Fenway Park's landmark status has thrown a wrench into plans to expand the right-field bullpens, which would move in the fences, and the Red Sox have scrapped the plan for now.
The narrowness of the bullpens, which have had roughly the same configuration since they were added in 1940, keeps the Red Sox from offering some of the amenities now common in major-league ballparks, including workout areas and climate-conrolled indoor sections. The team's proposal would have reduced the distance from home plate to right field from 380 feet to 371 feet.
"We're going to re-examine it and see if we can come up with some alternative plans that might give us a chance to have a safer and more competitive bullpen facility, as well as shorten a bit the walls in right field," Red Sox president Larry Lucchino told MLB.com Thursday. "It's down the road somewhere."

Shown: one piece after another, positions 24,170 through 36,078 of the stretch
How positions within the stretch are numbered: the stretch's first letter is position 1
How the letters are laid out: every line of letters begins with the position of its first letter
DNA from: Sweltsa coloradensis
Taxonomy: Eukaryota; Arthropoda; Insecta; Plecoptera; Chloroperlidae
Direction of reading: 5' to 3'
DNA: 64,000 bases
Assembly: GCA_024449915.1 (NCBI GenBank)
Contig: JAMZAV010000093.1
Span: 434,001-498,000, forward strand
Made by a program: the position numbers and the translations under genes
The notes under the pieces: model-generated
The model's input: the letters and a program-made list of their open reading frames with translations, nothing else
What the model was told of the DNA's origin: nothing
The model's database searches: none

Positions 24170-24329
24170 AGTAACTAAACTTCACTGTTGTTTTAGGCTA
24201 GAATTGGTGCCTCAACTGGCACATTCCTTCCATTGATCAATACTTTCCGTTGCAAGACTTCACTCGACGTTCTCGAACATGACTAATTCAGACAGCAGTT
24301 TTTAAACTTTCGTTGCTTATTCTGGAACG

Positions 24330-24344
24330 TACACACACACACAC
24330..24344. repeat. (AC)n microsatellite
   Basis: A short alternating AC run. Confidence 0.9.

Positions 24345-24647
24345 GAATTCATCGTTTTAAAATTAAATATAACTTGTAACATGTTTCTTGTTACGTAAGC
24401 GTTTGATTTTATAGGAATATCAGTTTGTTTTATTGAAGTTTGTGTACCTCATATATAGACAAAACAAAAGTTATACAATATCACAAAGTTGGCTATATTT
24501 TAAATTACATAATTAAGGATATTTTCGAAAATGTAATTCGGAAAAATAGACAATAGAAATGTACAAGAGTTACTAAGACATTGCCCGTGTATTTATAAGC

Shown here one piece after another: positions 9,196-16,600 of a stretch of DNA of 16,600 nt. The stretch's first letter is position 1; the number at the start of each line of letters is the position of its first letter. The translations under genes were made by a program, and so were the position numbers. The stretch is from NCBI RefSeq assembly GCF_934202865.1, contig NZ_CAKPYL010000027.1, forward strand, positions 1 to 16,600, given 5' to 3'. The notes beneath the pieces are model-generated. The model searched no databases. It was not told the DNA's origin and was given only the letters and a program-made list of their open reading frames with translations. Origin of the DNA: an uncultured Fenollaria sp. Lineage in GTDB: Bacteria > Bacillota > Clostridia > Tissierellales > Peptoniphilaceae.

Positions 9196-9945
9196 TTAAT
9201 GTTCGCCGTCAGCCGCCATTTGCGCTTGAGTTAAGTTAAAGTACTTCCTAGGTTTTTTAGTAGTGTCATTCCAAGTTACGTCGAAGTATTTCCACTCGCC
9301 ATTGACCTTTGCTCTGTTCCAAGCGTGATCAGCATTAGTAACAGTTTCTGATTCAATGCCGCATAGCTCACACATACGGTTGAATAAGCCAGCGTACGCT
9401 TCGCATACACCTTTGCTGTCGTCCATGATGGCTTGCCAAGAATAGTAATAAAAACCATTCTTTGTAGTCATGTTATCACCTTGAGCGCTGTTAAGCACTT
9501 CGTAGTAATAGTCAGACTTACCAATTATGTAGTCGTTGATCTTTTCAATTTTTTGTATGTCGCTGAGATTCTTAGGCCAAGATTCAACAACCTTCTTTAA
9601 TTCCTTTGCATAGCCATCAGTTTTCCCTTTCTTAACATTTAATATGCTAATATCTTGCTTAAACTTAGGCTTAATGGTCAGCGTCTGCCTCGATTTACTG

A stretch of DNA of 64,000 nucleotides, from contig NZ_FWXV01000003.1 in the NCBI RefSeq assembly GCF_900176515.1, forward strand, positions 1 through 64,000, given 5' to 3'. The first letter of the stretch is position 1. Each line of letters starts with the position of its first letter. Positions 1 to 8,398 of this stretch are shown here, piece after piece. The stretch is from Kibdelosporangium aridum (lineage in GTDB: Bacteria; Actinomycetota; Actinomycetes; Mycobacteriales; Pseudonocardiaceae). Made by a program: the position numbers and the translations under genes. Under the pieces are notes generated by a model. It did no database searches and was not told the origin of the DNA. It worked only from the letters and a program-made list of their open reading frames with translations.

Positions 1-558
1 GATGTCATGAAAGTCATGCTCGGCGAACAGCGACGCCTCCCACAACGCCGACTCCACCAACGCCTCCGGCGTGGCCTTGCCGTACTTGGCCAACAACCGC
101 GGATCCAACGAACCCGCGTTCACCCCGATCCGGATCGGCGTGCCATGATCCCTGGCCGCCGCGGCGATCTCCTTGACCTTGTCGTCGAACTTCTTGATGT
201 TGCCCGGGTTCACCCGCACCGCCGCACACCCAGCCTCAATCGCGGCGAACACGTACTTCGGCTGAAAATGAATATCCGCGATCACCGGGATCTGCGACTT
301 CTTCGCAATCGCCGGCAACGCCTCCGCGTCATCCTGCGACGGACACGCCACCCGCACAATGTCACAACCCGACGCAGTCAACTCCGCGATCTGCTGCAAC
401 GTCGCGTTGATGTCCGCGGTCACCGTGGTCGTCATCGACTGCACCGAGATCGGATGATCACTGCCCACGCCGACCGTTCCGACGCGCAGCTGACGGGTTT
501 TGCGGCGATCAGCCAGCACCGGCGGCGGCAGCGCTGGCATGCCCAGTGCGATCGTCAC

A recent Boston Herald story said the move was scrapped because the Massachusetts Historical Commission did not approve it, which would have cost the team tax credits. Lucchino told ESPN that was not the primary factor.
"It was not a specific tax consideration," Lucchino said. "The danger was more about jeopardizing the historic designation attached to Fenway Park. ... The folks in the historic community have addressed the issue and have spoken to us about re-examining some of our plans and thoughts for it. And we will do that. It's not going to happen this year but it may happen down the road."The Red Sox are making some upgrades to Fenway this offseason, including the addition of video boards and some new seats.
-- David Andriesen